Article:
Stockholm (NordSIP) – From increasing demand for ESG ETFs to a rising chorus of governments and companies setting net-zero CO2 emission targets, the tide of sustainability appears unstoppable. Among the most recent such insights, KPMG’s Survey of Sustainability Reporting 2020 found that 80% of the 5,200 leading companies across 52 countries now voluntarily undertake sustainability reporting. In what may be seen as a tipping point, standard-setting bodies are taking steps to join the fray.
Motivated by the increased demand for sustainability standards from both investors and corporations, the International Financial Reporting Standards (IFRS) Foundation published a consultation paper on sustainability reporting in September 2020. Ahead of the consultation’s December 31st deadline, the Global Reporting Initiative (GRI) has published its response to the consultation.
The IFRS and its Proposal
The accounting standards published by the IFRS Foundation are the norm in 140 countries, including all EU member states, Australia, Brazil, India, Hong Kong, Singapore, India and South Africa, but not the USA. The involvement of the IFRS Foundation, through its standard-setting body, the International Accounting Standards Board (IASB), is a member of the Corporate Reporting Dialogue (CRD) and of the Task Force on Climate-related Financial Disclosures (TCFD) established in 2015 by the Financial Stability Board.
The original consultation paper is motivated by the perception that the IFRS’s standard-setting expertise and its collaboration with governments, regulators and national standard-setters could be used to decrease the level of complexity and achieving greater consistency in sustainability reporting.
In the document, the IFRS proposes the creation of the Sustainability Standards Board, to become a standard-setter working with existing initiatives. Among other things, the IFRS consultation paper lays out mandatory disclosure to ensure transparency on corporate contributions to global challenges. It also describes a governance structure, relationship guidelines with other organisations, scope of actions and presents the public with 11 questions to guide its future work on this theme.
The Need for Mandatory Disclosure Requirements
Of the top 5,200 companies reviewed by the KPMG that voluntarily undertake sustainability reporting, 67% use GRI standards. Of the top 250, 75% use GRI’s standards. As one of “the provider of the most widely used sustainability reporting standards, adopted by a majority of large companies around the world”, the GRI believes it can provide unique insight into the issues at hand.
“GRI sees IFRS as a crucial partner in ensuring a seamless link between financial and sustainability reporting,” Eric Hespenheide, Chairman of GRI, says in a statement. “Therefore, we fully support the IFRS Trustees in their objective to improve financial reporting so it is inclusive of the financial risks and opportunities presented by a company’s sustainability impacts.”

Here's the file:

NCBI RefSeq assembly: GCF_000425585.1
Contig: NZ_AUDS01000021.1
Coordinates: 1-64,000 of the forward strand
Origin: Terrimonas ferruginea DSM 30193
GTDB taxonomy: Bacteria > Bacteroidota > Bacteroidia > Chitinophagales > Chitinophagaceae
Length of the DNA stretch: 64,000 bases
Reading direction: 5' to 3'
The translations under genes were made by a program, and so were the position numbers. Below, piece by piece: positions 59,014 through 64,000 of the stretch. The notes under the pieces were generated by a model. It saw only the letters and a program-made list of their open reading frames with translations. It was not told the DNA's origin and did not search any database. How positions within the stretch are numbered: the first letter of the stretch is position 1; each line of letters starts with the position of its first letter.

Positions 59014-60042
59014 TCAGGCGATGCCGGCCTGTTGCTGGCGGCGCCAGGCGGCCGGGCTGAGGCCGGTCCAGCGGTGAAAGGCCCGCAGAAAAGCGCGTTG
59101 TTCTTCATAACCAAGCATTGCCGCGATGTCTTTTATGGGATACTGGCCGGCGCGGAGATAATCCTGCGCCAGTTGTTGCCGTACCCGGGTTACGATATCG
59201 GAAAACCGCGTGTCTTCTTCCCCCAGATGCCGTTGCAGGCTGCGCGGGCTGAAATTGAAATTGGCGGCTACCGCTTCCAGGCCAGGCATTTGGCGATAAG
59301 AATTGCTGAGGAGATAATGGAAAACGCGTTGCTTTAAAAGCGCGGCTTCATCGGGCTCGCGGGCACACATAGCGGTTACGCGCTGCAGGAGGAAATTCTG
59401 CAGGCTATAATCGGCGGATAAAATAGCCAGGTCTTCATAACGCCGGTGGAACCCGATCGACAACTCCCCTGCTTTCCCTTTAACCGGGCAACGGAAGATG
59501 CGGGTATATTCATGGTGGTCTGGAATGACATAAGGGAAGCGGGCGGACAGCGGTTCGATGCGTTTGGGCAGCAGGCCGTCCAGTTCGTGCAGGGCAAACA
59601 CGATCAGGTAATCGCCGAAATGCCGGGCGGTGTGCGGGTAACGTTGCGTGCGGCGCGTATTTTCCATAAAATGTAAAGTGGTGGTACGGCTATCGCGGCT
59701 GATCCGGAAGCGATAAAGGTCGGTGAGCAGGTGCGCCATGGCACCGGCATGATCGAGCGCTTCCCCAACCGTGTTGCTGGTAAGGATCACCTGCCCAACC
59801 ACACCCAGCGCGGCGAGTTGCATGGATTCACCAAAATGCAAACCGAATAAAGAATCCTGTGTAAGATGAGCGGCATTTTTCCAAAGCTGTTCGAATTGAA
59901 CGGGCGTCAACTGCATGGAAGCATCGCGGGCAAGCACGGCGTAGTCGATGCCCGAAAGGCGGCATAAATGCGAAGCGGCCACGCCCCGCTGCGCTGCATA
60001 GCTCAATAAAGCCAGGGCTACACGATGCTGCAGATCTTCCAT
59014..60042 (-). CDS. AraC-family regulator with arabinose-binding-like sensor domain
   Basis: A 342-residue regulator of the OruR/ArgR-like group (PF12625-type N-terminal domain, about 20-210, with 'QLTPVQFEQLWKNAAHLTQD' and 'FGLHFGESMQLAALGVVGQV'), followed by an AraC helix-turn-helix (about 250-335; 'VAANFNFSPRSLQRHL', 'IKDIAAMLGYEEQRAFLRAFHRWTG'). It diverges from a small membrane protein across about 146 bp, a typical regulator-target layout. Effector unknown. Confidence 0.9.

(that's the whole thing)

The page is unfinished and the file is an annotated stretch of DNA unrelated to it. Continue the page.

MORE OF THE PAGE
“The interconnection between financial and sustainability reporting deserves particular attention by the IFRS, and is an area I believe we can closely collaborate on. It is essential to limit the burden on businesses while at the same time ensuring enhanced reporting that illuminates corporate impacts,” Hespenheide explains.
Having experience and some success with voluntary schemes, the GRI’s response recommends the implementation of mandatory sustainability reporting to overcome the consistency, comparability, transparency and quality created by these voluntary arrangements.
“Improved depth and quality of reporting can only be realized when financial and sustainability reporting are on an equal footing – with mandatory disclosure requirements for both,” Hespenheide adds.“Furthermore, we cannot achieve the UN Sustainable Development Goals, the EU Green Deal, or other regional and global commitments, without accounting for the contribution of companies.”
“GRI’s vision is of a sustainable future that is supported by global sustainability reporting standards, which inform all stakeholders – from investors through to civil society, policy makers, labor unions and others. We stand ready to work with the IFRS Foundation to achieve this aim,” Hespenheide concludes.
Going a step further, the GRI suggests that not only should companies be forced to conduct sustainable reporting, these reports should be auditable. “Under the GRI Standards, companies are required to report their approach to external assurance,” the report says.
The intitative also argues in favour of a new corporate reporting regime to put financial and sustainability reporting on equal footing. GRI will work with the IFRS Foundation and others to realize this transition, including undertaking joint standard-setting efforts.
The IFRS consultation paper, is open until 31 December. Click here for more information from the IFRS